And you made it through! That’s a victory worth celebrating, especially with the people who helped you navigate the chaos with websites filled with guides, tips and tricks, blog posts, podcasts and newsletters to help get better at the one thing you love the most: writing.

If you wrote a novel while under lockdown, good for you! And if you didn’t? Good. For. You.

When it comes to writing, output isn’t the only critical part of the process — it’s just as important to reset, refresh and reinvigorate your writing brain with new techniques that help you write better.

Wherever you’ve landed in your writing journey, we have just the websites that’ll help…

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Ways to create a writing habit, even when every day is unpredictable

Uninspired Writers

Last week, I spoke about how my writing habit had been crushed and re-shaped by the pandemic. And as part of the re-adjustment, I’ve been thinking of different ways to make a writing habit. The thing is, every day is unpredictable at the moment. And so the typical habit-making behaviour of picking a set time each day to write isn’t working. In fact, I’m often finding that my other commitments (work, uni, health) mean that my timings change day to day. So I’m trying the methods below instead, and it seems to be working! Have a peek;

Weekly goals, instead of daily
I used to focus on daily goals. Set word counts or time goals. The issue with daily targets, is if you don’t reach it one day, it sets you on a downer for the rest of the week. So it’s well worth considering setting weekly targets instead. This…

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Found: One of the First Books Ever Printed in England

Nicholas C. Rossis

Medieval text | From the blog of Nicholas C. Rossis, author of science fiction, the Pearseus epic fantasy series and children's bookThe pages were instantly recognizable due to black typeface and hand-painted red paragraph marks. Image: University of Reading/The Independent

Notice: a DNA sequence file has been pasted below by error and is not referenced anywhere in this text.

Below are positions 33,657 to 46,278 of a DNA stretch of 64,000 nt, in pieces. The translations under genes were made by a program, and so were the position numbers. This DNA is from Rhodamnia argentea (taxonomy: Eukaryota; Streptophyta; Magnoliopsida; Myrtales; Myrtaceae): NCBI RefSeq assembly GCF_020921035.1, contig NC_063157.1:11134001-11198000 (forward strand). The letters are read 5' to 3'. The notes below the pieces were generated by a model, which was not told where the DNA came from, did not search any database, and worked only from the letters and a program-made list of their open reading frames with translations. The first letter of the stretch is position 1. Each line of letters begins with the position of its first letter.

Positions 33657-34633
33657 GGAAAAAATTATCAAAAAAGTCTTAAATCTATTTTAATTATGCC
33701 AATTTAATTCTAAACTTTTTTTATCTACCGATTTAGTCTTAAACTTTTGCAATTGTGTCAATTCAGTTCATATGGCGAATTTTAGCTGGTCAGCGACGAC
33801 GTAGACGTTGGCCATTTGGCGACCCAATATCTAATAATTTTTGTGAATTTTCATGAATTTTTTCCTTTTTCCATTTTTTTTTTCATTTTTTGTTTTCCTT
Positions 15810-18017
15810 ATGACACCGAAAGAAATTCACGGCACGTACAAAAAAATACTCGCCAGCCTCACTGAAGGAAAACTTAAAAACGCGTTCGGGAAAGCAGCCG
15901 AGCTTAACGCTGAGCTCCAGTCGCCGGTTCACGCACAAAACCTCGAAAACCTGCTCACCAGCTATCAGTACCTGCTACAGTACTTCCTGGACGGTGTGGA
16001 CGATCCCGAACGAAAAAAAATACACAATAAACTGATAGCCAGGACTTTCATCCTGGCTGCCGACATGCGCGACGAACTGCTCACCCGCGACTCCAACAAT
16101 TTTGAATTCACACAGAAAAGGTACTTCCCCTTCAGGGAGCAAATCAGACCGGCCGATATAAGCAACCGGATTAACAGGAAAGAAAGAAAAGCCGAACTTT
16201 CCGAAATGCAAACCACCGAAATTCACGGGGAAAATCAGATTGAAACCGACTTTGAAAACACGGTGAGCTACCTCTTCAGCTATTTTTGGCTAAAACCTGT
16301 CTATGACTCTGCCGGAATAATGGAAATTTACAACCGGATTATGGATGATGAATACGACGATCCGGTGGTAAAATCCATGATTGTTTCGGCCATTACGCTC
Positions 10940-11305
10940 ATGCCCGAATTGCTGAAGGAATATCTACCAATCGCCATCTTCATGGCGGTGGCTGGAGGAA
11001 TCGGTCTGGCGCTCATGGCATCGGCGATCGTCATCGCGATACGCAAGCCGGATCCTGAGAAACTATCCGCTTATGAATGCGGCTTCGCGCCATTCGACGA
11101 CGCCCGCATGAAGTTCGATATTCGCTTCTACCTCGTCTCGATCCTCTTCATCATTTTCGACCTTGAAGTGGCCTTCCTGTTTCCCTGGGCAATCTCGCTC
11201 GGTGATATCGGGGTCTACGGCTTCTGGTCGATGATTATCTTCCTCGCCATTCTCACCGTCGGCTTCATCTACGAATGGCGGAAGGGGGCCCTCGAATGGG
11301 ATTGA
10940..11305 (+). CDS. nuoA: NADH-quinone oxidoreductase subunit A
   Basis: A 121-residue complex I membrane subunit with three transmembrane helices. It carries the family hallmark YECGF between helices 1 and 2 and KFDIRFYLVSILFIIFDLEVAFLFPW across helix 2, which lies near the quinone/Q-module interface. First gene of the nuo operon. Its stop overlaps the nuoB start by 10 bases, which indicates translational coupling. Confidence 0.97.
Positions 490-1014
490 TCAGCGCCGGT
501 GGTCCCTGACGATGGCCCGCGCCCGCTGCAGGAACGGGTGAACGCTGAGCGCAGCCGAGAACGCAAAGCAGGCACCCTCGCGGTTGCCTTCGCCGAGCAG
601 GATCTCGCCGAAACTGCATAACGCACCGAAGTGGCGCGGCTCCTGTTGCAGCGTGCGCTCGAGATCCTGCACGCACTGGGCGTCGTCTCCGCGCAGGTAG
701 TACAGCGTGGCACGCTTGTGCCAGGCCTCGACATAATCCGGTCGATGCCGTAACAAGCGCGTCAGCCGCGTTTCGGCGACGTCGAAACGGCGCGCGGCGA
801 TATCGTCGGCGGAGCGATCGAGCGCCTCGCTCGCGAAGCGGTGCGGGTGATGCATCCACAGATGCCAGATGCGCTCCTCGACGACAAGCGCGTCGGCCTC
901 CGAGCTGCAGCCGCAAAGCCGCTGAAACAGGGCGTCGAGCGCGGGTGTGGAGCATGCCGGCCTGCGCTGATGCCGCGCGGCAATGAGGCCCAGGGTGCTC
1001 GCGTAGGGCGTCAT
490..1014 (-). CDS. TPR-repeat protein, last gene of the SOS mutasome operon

Pages from one of the first books ever printed in England were recently found by librarians at the University of Reading. The pages, which were hidden away for decades in the pages of a different text, were meant to tell priests how to plan feasts.

Sarum Ordinal

According to Atlas Obscura and The Independent, the librarians found two pages from a priest’s handbook called Sarum Ordinal or Sarum Pye, which had been pasted inside of another book to reinforce its spine. A librarian working to restore that book noticed and pulled out the pages from the priest’s handbook; they date to between 1476 and 1477.

The librarian said she instantly noticed the “trademark blackletter typeface,” the layout, and red paragraph marks, which were typically added by hand after printing and…

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The Writer’s Burnout Effect – by Chiara Talluto…

Chris The Story Reading Ape's Blog

The worst thing that can happen to a writer is becoming “blocked” in their writings.  If you do a search on “overcoming writer’s block” on the internet, you’ll find almost five million results.

What about writer’s burnout? I did a search and found over thirty-nine million results. That’s extraordinary. In my author circles, being blocked seems to supersede burnout. It looks like I may be wrong according to the web or maybe nobody wants to talk about “burnout” because that would mean you’ve failed or are a quitter.

Thinking of the difference between blocked and burnout has led me to do additional research.

Continue reading HERE